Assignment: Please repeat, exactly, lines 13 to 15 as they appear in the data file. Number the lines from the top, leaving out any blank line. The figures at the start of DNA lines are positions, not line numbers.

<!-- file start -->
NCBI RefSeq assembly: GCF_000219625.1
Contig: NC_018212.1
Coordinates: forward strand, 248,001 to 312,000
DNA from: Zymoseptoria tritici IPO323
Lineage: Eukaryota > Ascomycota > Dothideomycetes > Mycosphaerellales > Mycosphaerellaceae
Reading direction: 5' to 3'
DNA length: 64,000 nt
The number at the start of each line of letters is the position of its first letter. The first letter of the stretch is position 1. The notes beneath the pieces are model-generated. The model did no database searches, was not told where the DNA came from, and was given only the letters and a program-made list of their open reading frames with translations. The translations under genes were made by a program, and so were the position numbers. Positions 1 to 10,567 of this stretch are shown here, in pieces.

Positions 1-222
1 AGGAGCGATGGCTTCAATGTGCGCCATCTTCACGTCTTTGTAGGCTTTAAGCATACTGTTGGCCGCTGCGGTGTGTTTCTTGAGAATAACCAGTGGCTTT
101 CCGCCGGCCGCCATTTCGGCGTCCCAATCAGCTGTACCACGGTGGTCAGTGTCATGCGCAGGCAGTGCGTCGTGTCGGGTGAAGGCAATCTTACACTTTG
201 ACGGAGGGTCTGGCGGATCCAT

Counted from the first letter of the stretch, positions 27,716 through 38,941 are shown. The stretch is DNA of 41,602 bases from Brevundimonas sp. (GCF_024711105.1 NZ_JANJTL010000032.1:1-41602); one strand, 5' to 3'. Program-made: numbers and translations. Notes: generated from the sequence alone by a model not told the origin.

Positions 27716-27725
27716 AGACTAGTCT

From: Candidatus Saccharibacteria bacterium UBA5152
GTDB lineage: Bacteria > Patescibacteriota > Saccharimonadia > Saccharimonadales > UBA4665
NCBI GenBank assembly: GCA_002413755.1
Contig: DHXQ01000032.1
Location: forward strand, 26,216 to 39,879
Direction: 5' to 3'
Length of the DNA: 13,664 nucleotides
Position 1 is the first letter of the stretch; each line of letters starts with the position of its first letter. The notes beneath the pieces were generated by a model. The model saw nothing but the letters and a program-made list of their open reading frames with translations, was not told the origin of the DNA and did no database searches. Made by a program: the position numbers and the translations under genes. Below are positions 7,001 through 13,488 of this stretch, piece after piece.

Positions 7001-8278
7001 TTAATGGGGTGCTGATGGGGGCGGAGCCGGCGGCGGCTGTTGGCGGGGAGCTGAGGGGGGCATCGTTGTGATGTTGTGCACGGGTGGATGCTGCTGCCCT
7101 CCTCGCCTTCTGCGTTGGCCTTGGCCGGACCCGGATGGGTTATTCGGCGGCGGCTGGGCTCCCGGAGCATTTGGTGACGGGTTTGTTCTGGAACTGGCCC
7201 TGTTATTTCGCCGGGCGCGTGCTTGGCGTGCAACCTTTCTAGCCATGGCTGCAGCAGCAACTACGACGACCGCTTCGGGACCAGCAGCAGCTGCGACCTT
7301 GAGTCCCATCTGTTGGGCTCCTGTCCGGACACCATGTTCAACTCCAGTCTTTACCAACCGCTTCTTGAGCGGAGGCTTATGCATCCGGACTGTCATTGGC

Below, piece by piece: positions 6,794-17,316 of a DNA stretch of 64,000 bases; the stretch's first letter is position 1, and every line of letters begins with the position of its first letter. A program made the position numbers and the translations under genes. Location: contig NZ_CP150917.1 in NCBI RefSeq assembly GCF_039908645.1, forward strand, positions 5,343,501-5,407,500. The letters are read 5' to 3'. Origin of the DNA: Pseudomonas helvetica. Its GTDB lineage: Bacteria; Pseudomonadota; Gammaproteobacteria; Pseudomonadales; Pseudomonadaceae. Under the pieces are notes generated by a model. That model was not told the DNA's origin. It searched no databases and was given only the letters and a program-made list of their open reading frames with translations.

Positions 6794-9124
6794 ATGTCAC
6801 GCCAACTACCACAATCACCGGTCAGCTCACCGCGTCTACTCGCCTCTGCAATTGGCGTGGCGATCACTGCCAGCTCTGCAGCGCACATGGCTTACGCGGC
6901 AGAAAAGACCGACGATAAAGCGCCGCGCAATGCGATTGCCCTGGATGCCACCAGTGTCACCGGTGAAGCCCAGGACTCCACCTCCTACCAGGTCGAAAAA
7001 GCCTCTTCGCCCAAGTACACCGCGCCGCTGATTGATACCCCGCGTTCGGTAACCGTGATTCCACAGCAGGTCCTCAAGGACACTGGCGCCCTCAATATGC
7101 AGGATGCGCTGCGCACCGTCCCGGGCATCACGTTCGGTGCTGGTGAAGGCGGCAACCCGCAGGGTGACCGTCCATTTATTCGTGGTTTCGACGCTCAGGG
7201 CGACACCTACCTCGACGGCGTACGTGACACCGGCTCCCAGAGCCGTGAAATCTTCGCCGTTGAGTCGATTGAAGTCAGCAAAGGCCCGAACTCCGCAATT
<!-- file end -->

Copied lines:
Counted from the first letter of the stretch, positions 27,716 through 38,941 are shown. The stretch is DNA of 41,602 bases from Brevundimonas sp. (GCF_024711105.1 NZ_JANJTL010000032.1:1-41602); one strand, 5' to 3'. Program-made: numbers and translations. Notes: generated from the sequence alone by a model not told the origin.

Positions 27716-27725
27716 AGACTAGTCT